Article published in:Grammaticalization and First Language Acquisition: Crosslinguistic perspectives
Edited by Dominique Bassano-Bonhommo and Maya Hickmann †
[Benjamins Current Topics 50] 2013
► pp. 157–184
Language-specificity of motion event expressions in young Korean children
This paper examines the development of motion expressions in two Korean children. The database consists of bi-weekly to monthly recordings of spontaneous mother–child interaction in their home between ages 1:11 and 4;2. All expressions of motion, both spontaneous and caused, were analyzed following the coding system developed by Hickmann, Hendriks & Champaud (2009). Analyses include form–function relationships between the types of linguistic devices used and the components of Motion expressed (e.g. Path, Manner, Cause), as well as the semantic density of motion-relevant information within the clause. The results were then compared to those of French and English learners reported in Hickmann et al. (2009). Korean is typologically a verb-framed language similar to French (Talmy, 2000), but it allows serial verb constructions and postpositional markers. Results show that from two years of age, Korean children use these syntactic features and produce semantically denser utterances than French children. Moreover, Korean children often express Manner of Motion with adverbs, another characteristic feature in the adult Korean grammar. These findings support the claim that language-specific grammar influences children’s expression of Motion events from very early on. In addition, the present study shows that significant variation exists among languages of the same type.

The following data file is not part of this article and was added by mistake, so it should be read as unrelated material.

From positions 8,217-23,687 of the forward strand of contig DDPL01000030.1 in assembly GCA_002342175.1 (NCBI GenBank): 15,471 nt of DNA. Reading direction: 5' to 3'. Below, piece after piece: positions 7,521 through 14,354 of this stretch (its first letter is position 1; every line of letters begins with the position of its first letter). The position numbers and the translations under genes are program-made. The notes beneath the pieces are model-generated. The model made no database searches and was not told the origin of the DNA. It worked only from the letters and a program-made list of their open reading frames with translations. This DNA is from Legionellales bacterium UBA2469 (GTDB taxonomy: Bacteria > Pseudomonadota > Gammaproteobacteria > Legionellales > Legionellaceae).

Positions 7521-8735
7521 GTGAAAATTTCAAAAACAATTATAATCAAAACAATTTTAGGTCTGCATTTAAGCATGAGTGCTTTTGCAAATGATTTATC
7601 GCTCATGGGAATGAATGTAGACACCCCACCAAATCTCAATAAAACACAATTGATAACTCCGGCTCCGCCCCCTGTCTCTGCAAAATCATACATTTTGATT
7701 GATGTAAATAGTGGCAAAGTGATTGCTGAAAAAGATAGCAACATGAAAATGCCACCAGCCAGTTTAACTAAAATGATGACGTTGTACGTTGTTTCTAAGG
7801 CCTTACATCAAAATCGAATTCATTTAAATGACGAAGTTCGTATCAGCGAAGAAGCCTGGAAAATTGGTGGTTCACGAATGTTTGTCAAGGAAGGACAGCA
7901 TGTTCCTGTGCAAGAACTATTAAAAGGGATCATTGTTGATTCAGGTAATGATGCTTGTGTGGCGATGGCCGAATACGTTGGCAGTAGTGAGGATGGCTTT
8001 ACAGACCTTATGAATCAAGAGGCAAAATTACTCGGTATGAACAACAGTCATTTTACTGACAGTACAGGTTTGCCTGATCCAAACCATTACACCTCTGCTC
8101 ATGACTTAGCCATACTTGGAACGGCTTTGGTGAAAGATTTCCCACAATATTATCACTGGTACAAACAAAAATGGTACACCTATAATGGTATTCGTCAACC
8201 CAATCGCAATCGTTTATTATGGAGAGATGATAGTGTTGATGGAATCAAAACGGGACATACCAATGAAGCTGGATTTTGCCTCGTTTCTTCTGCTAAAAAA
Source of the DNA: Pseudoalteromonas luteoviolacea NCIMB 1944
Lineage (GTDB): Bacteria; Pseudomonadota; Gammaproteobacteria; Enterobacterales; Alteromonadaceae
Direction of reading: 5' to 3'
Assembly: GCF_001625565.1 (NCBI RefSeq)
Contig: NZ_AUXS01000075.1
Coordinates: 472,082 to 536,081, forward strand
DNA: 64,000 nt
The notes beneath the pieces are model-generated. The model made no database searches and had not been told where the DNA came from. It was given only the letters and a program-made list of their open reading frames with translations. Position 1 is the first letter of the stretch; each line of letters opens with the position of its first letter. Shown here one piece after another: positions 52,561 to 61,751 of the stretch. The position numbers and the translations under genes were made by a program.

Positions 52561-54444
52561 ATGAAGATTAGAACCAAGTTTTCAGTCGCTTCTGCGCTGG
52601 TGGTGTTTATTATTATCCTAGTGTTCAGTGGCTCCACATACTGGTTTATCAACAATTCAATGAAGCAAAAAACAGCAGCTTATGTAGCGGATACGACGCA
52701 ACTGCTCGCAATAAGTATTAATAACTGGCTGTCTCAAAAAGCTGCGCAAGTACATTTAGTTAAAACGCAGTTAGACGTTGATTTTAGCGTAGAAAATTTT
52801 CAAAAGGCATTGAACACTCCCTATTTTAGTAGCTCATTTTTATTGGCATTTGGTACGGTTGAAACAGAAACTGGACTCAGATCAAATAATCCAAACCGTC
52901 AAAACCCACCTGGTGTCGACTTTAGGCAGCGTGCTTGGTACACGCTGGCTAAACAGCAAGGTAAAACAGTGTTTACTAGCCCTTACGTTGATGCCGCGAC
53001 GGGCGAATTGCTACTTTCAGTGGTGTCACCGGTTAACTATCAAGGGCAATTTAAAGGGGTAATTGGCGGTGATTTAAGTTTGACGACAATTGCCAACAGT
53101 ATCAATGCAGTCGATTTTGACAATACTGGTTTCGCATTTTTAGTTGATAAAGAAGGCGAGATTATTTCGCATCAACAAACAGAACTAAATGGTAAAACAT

Published online: 29 May 2013